This appears to be a particularly hard one for transactivists to accept, tending as they do to think that all boundaries are fascist — so start small. Begin by casually saying things like “apples can’t be oranges” and “tables can’t be chairs”. (If they get cross and start calling you the “fruit police” or the “furniture police”, calmly ignore). Eventually, work your way up to males and females in non-human species on earth: “bucks are not does”, “bulls are not heifers”, and so on.

Once that information is well-tolerated, gently introduce the idea that humans are a sexually dimorphic species too; and that, as with other species, we need mutually exclusive names for the two human sexes in order to talk clearly about them. And after this radical idea has taken root, you could perhaps start to talk about other kinds of boundary too.

For instance, you could talk about the physical boundaries of women’s changing rooms and dormitories and refuges, and what those boundaries are actually supposed to do to protect their occupants from male predation. Or you could talk about the personal boundaries of women who say they don’t want men in public spaces where they undress.

At all times throughout this process, maintain your own boundaries by example. A firm and consistent “no” will be your friend.

  1. Ignore derailing attempts

Kids like to copy what you just said and repeat it back to you (“no, YOU are!”). Sometimes they do it just to annoy you. At other times, it’s because they want to argue the toss but don’t know how, so just parrot a version of what you just said in the hope it will stick. In a similar vein, some transactivists like to take points originally made by gender-critical feminists and throw them back, only lightly altered.

For instance, gender-critical feminists often express concerns about the lack of safe-guarding in self-ID policies, and about the negative effects of such policies on female survivors of male sexual violence. Not to be outdone, last week my former colleague and fervent transactivist Professor Alison Phipps wrote on twitter that: “When I go in a public toilet I am incredibly vigilant — I scrutinise every woman I come across and wonder whether she is a “gender-critical feminist”. Their obsession with what’s in everyone’s pants is frightening and as a cis woman and survivor, it makes me feel very unsafe”. Now, either this displays a level of paranoia on a par with Q-Anon worries about lizard people in the White House, or it’s an unsubtle attempt to wind gender-critical feminists up.

Or take Professor Grace Lavery of Berkeley University, in the UK to punt a new book about her penis on Woman’s Hour, and who gave a talk at UCL a few weeks ago. Lavery’s talk was entitled “The Gender Critical Movement Is the Biggest Threat to Academic Freedom in a Generation”. I am told that in the talk, my name came up — you know, that former Professor who got harassed out of her job for saying that biological sex matters —  as someone supposedly personally responsible for recent serious declines in academic freedom of thought.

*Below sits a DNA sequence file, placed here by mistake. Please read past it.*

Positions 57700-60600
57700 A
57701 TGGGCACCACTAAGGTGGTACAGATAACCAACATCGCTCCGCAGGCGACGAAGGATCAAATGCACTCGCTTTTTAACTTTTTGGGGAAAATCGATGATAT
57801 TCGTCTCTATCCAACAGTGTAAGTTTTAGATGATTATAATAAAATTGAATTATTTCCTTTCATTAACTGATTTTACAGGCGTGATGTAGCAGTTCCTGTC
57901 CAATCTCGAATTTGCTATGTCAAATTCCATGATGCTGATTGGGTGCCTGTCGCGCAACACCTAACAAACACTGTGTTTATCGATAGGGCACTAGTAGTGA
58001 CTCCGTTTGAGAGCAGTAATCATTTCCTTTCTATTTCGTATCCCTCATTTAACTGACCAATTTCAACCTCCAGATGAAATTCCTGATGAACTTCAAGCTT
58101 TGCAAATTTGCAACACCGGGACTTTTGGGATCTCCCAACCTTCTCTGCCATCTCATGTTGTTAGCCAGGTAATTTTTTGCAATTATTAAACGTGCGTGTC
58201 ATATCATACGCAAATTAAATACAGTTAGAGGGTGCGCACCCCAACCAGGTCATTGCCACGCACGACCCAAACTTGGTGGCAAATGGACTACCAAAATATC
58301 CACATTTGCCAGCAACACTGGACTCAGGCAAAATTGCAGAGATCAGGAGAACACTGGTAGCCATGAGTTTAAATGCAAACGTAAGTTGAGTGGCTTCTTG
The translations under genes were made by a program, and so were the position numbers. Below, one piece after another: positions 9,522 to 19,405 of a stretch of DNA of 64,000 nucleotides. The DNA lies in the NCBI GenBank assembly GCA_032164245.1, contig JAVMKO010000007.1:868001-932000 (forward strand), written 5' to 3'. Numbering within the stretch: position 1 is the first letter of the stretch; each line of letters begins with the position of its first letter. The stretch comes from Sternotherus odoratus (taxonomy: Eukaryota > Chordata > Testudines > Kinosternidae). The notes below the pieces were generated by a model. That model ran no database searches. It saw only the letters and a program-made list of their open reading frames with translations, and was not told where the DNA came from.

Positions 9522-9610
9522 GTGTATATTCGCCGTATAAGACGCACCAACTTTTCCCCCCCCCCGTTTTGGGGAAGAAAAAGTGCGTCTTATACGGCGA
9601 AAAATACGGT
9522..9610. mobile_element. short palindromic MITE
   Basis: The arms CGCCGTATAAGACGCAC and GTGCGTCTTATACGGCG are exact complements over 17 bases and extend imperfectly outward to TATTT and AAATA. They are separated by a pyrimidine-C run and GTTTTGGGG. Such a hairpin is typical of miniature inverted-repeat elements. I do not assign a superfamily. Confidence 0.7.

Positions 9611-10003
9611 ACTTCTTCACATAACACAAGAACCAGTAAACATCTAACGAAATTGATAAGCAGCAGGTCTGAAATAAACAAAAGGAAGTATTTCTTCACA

As with the more junior version, mindless “no YOU ares” like those of Phipps and Lavery are likely to drag you into pointless back-and-forths, which is probably the intention. Try not to let it get to you. Do what mums have done since time immemorial and pour yourself a large gin. Take a swig and read this marvellously warm, perceptive, and witty piece by English scholars Christopher Castiglia and Christopher Reed, written in response to an attempt of Grace Lavery — you know, that Professor who is Very Keen to protect academic freedom — to cancel them in 2018 for allegedly enabling transphobic “fascism” in their writing. (Their alleged crime, according to Lavery, was to defend the sometime use of trans birthnames and accurate sexed pronouns. And the cancellation attempt was eventually successful: the pair later released an abject apology, terrifying for its newly-leaden, generically contrite prose as much as for anything else.)

In particular, as you read Castiglia and Reed’s piece, linger over these prescient words: “what we too often face today in the academy is something that looks less like activism or scholarship and more like adolescent acting-out. Now that scientists have decided that adolescence — itself a recently invented identity closely linked to advanced capitalism — persists into the third decade of human life, perhaps we should not be surprised to find behaviors associated with adolescents proliferating, tolerated and sometimes even encouraged within educational institutions. To be specific, we identify as adolescent the furious response to the discovery that others do not perceive you exactly the way you’d like to imagine to yourself”.

  1. Get them out in the fresh air

This final one is simple enough. Get your transactivist troublemaker away from their screen or phone and into the great outdoors. Inhibit the flow of crazy pronouncements flying into innocent minds via LGBT organisations and bluetick accounts on Twitter. Encourage them instead to run around, take their shoes off and paddle, get muddy and out-of-breath, and generally to reconnect with their physical bodies and the natural world.

And if a member of the opposite sex is around, why not encourage them to arm-wrestle each other, or have a throwing contest? They both might learn something interesting. Perhaps this teaching moment could even feed into later conversations about transwomen in women’s sport

Kathleen Stock is an UnHerd columnist and a co-director of The Lesbian Project.